Q. 1. What does the word "mystagogy" mean in the Catholic Church?
A. 1. Originating from the Greek language, "mystagogy" means "learning about the mysteries". It is an initiation into God’s self revelation. It is a process of growing in the faith through prayer, learning and practicing with other believers.
Quoting the Stratford Caldecott, mystagogy is ‘the stage of exploratory catechesis that comes after apologetics, after evangelization, and after the sacraments of initiation (baptism, Eucharist, and confirmation) have been received’. This is sometimes referred to as a formal stage of education of the newly baptised Christian in living out the faith.
Pope Benedicts XVI’s encyclical Sacramentum Caritatis, Section 64, is entitled ‘Mystagogical Catechesis’. There it says, '‘The Church’s great liturgical tradition teaches us that fruitful participation in the liturgy requires that one be personally conformed to the mystery being celebrated, offering one’s life to God in unity with the sacrifice of Christ for the salvation of the whole world... The mature fruit of mystagogy is an awareness that one’s life is being progressively transformed by the holy mysteries being celebrated. The aim of all Christian education, moreover, is to train the believer in an adult faith that can make him a “new creation”, capable of bearing witness in his surroundings to the Christian hope that inspires him.’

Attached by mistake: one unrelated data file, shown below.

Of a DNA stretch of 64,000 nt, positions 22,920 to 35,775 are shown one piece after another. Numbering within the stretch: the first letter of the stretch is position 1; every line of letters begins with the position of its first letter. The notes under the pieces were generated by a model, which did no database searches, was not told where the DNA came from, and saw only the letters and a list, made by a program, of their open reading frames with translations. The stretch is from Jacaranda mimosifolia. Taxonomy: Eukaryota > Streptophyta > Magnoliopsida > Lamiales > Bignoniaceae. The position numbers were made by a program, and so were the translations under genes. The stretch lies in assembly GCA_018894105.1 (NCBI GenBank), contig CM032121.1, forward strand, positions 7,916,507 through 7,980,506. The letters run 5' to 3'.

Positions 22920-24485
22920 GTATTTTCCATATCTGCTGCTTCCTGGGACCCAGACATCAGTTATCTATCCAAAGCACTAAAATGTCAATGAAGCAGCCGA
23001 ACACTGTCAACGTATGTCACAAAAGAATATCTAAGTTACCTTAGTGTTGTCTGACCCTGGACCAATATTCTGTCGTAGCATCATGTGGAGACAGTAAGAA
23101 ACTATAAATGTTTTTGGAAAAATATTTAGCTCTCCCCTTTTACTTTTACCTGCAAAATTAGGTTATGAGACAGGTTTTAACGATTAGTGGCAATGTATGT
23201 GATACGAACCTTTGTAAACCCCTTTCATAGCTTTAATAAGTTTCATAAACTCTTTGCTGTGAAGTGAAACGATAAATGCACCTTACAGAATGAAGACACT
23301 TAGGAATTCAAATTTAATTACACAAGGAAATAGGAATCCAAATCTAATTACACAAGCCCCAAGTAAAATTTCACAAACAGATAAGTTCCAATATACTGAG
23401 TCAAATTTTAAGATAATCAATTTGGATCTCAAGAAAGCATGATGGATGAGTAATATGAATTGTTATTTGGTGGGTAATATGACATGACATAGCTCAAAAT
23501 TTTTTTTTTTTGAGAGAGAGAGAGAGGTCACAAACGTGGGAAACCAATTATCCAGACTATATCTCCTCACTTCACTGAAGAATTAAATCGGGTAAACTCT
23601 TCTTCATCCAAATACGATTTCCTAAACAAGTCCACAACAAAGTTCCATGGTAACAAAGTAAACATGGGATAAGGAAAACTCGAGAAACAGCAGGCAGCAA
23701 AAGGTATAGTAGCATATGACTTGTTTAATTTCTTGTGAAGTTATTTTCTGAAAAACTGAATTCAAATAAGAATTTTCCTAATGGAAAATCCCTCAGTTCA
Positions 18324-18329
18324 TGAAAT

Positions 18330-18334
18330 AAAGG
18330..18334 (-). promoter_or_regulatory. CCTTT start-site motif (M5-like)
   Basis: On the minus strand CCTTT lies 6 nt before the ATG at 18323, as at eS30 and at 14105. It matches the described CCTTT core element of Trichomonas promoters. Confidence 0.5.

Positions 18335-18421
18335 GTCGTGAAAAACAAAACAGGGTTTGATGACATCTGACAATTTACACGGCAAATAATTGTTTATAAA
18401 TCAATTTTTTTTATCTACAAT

As can be concluded by the above meaning of "mystagory," joining the Catholic Church is truly a lifetime commitment.